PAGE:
America braces for delayed election results that could keep Senate control a mystery for days, weeks
The nation will likely have to wait past Tuesday to learn the full results of the midterm election, including which party will control the U.S. Senate, because mail-in voting and other ballot processing issues in some states may postpone results.
In the battleground states of Wisconsin and Pennsylvania, where close Senate races will help determine whether Republicans win back the majority from Democrats, election workers must wait until after the polls open on Tuesday to begin counting what is expected to be a large volume of mail-in ballots, which is expected to delay final results.
In New Hampshire, where another pivotal Senate race and two competitive House races are taking place, tallying the mail-in ballots can’t begin until after polls close at 7 p.m. EDT, which could also delay determining the winners.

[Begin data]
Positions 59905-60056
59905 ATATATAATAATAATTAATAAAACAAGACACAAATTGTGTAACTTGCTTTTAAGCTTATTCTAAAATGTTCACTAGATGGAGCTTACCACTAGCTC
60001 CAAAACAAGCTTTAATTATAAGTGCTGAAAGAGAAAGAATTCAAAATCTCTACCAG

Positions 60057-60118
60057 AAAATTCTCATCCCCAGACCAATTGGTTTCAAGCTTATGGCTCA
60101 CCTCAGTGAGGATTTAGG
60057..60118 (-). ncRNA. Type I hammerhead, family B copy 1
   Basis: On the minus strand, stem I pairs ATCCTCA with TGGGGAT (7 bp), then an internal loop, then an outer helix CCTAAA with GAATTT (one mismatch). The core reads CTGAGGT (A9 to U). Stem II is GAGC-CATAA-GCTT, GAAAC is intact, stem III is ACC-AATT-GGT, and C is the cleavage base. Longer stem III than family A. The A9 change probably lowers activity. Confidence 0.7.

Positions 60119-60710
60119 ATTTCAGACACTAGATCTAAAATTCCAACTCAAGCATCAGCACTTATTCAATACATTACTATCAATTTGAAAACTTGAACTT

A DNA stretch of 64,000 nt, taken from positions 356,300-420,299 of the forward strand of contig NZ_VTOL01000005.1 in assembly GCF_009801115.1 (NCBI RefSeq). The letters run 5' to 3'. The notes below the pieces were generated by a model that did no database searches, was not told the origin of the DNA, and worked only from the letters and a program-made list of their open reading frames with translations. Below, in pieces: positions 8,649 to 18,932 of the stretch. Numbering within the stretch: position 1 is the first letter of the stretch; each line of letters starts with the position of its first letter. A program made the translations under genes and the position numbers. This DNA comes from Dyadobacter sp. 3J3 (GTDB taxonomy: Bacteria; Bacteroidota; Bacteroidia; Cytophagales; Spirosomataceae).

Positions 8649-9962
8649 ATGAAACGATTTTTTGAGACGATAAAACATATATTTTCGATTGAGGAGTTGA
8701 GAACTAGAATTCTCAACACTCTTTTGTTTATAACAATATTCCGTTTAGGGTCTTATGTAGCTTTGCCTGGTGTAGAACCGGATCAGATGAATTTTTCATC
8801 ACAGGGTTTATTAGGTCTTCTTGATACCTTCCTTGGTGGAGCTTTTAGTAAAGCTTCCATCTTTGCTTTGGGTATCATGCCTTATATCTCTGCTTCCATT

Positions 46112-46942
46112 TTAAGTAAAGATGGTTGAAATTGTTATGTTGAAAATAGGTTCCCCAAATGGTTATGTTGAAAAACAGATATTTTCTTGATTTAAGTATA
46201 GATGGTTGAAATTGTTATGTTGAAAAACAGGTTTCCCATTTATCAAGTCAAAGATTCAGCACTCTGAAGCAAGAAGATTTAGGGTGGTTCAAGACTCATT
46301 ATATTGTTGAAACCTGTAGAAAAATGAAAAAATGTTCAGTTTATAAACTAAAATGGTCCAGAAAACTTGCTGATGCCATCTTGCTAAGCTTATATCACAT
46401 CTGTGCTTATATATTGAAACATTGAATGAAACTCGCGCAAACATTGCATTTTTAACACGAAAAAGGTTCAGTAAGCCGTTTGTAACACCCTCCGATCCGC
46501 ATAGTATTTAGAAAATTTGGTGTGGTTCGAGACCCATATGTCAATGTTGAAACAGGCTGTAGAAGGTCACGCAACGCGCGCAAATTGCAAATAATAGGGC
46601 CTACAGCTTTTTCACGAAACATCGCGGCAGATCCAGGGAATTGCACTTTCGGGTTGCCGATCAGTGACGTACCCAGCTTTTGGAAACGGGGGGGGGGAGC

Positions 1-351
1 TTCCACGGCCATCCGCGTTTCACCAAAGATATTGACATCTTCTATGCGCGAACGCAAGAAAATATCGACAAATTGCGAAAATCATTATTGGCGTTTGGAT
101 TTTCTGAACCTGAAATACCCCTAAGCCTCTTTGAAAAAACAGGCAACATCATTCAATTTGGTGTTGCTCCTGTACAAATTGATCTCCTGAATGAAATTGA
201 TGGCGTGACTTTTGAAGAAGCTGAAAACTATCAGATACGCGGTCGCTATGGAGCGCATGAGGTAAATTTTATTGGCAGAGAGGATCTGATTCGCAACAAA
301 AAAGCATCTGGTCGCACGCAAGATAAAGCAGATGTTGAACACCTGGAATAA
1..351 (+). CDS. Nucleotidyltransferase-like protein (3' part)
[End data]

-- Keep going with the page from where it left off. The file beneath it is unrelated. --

The results could take the longest in Georgia, Maine and Alaska, where election rules are poised to postpone results for weeks in two Senate and two close House races.
Maine and Alaska use ranked-choice voting, which means if no candidate wins more than 50% of the vote in a particular race, the ballots that chose the third-place candidates are re-tabulated with the voters’ second-choice picks. Ranked-choice re-tabulation does not
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